William Tyndale went through life-threatening trials in order to give us a Bible that can be read by anyone who knows English. He was one of the pioneers in advocating worship and the Word of God “in the language of the people.” In understanding the Bible, we come to understand our part in God’s—and our own—salvation history, and as a result we can connect more easily and more faithfully to God and God’s Word. Knowing the challenges Tyndale overcame in order to give us an English Bible, we read the words of our Bible a little differently. We might read with greater appreciation for the love that went into it, for the love that is the heart of the Word of God. The love story that is our Bible was translated into English, the accomplishment of which is a “love story” of its own—between Tyndale and the Bible. Having the Bible in our own “tongue” is a fundamental belief of Anglicanism: that the common person possesses the intelligence and reason necessary to read and understand the Word of God without an intermediary such as a priest or scholar to help us comprehend its meaning. This is part of the Anglican three-legged stool of Scripture, Tradition and Reason.
To learn more, please follow our Sunday School curriculum. Click on the link here and get the full story.  Our Keiki, Our Future!
Dry Goods: Pastas, Hamburger Helper, Rice, Bread, Crackers

Please place your donations in the red wagon by the door to the sanctuary on Sundays. Hale Ho'omalu also needs and appreciates monetary donations as well as gift-in-kind items.

What Does It Mean??

This glossary is intended to be a handy, quick, general reference for Episcopalians. It will appear occasionally in The Epistle and will include material specific to the Episcopal Church and its history and polity, liturgy and theology, as well as subjects relevant to the whole church. If you have a question, please send it to the   Epistle Staff .
The Sabbath is the seventh day of the Jewish week, our Saturday. It was marked by a total prohibition of work (Ex 23:12). In Christian liturgical usage, Holy Saturday is called the Great or Holy Sabbath, the day when Christ rested in the tomb. Early Christians rejected the celebration of the Jewish Sabbath and the restrictions on activity associated with it in the OT. It was considered as part of the ceremonial law which was abolished in Christ. Instead they kept the Lord's Day, the first day of the week, the day of the Resurrection, as their day of worship. Seventh Day Adventists and a few other Christian groups continue to worship on the sabbath. Sabbatarians are those Christians, usually Scottish or English Calvinists, who apply the OT prohibitions against work on Sunday, deeming it the Christian sabbath. This was a point of conflict between Anglicans and Puritans in the seventeenth century. The "blue laws" in many localities forbidding various activities on Sunday are inherited from Puritan sabbath-keeping. Some Christian groups also forbid various forms of recreation on Sunday in order to keep the sabbath.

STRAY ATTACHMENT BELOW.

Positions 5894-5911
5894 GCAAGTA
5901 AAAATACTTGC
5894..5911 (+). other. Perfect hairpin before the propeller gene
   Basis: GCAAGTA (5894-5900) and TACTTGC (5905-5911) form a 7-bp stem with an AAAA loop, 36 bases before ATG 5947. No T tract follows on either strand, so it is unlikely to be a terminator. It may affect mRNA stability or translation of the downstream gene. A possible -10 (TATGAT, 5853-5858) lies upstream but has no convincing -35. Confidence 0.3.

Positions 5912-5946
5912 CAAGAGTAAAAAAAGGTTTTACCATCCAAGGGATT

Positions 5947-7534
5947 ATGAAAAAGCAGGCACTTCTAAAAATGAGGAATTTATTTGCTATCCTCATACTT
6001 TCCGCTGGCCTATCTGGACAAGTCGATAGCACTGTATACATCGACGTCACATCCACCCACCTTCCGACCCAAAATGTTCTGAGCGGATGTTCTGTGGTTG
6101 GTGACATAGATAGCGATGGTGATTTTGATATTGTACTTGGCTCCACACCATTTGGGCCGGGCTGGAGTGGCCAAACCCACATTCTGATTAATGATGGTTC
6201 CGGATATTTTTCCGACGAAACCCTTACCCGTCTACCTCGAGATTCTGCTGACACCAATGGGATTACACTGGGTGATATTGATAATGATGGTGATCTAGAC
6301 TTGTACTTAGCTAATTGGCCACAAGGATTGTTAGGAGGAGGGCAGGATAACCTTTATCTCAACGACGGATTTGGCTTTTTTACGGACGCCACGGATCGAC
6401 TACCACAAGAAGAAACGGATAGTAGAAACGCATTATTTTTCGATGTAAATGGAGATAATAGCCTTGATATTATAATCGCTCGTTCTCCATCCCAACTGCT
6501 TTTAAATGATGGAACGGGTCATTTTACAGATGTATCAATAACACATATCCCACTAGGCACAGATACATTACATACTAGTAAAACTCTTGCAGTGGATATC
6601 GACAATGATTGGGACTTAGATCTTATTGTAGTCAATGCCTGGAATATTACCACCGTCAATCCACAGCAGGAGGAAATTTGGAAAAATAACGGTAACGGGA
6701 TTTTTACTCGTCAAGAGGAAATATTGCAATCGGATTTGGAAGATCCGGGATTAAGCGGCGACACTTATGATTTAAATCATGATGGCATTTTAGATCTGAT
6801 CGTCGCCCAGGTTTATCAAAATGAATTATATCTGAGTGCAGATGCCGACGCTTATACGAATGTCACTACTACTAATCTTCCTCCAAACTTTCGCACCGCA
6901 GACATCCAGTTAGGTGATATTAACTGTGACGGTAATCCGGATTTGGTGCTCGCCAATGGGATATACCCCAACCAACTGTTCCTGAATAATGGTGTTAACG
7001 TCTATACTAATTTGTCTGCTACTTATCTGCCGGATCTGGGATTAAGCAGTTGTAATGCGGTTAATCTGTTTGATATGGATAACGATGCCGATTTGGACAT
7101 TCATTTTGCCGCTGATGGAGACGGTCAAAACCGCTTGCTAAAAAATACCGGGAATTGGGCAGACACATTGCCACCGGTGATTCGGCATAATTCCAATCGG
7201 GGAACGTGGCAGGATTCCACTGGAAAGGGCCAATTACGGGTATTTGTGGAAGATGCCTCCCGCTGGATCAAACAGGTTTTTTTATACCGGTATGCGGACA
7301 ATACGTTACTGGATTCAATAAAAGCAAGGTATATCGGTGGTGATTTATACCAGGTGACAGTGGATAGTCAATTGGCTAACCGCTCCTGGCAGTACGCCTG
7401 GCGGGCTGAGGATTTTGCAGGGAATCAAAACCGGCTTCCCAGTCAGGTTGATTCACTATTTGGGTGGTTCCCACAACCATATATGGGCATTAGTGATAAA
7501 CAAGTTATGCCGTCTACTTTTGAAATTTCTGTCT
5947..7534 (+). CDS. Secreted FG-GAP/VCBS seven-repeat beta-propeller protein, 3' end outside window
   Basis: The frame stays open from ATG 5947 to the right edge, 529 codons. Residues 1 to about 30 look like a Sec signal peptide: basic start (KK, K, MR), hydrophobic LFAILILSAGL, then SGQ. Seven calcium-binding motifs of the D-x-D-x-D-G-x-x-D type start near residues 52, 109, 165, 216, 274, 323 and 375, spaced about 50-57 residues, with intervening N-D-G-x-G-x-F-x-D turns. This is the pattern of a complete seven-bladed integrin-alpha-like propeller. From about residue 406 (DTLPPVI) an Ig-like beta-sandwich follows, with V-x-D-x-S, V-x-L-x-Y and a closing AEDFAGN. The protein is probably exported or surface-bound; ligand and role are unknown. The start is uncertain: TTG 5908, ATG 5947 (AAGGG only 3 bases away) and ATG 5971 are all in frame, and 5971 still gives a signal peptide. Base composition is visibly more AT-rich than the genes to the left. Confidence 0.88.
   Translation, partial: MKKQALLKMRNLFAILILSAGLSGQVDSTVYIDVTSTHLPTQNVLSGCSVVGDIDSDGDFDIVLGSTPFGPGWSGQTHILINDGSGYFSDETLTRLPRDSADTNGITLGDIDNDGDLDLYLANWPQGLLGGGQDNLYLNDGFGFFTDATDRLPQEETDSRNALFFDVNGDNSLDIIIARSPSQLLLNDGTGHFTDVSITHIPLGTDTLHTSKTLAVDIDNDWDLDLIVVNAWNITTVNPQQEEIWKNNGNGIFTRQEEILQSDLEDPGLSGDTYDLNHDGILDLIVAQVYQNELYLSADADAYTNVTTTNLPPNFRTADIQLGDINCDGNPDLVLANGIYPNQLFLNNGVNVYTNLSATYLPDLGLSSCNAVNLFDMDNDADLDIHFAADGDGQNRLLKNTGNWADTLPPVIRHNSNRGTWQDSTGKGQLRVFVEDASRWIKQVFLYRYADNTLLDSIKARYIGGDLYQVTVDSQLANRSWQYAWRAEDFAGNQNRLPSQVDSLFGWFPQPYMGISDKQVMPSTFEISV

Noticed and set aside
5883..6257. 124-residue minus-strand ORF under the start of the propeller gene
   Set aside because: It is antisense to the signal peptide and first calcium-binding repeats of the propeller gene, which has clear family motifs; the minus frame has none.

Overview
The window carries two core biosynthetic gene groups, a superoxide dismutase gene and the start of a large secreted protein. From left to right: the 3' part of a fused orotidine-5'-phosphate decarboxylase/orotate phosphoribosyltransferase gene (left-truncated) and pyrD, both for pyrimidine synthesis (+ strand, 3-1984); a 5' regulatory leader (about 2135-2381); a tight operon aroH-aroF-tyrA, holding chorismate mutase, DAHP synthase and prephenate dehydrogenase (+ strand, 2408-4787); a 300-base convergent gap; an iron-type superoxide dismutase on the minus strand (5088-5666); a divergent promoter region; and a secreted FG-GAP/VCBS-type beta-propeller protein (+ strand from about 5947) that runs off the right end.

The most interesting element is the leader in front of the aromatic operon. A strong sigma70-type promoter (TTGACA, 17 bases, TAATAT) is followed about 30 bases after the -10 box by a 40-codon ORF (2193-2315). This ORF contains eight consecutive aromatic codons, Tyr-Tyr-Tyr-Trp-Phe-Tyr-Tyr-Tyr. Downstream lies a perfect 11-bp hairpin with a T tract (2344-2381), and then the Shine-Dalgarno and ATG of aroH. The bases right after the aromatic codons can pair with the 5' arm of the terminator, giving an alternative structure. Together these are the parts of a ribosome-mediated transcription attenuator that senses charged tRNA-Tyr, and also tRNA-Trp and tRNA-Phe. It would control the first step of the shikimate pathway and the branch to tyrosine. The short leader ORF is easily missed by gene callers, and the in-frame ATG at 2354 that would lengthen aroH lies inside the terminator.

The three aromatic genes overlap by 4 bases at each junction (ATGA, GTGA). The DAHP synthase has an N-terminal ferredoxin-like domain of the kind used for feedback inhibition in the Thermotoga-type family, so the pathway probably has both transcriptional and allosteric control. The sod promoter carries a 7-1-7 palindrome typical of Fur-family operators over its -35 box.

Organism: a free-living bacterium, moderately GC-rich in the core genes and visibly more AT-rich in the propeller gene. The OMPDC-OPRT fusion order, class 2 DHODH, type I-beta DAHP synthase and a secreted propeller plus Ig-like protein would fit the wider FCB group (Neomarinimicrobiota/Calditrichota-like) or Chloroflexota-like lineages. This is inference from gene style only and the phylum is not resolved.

During Rev. Ryan's sabbatical Chris Neumann, CeCe Caldwell and Bill Caldwell will be publishing the Epistle . We encourage you to submit your ideas, announcements, photos, videos, articles, or stories for publication in the Epistle . We will work with you to craft your story. You give us the idea, we have a brief chat with you to outline the story, and you give us a quote if that is comfortable for you. It should only take five or ten minutes at your convenience. We take it from there! If you would like to have your item included, please email it to epistle@allsaintskauai.org or call Bill at (336) 414-7921.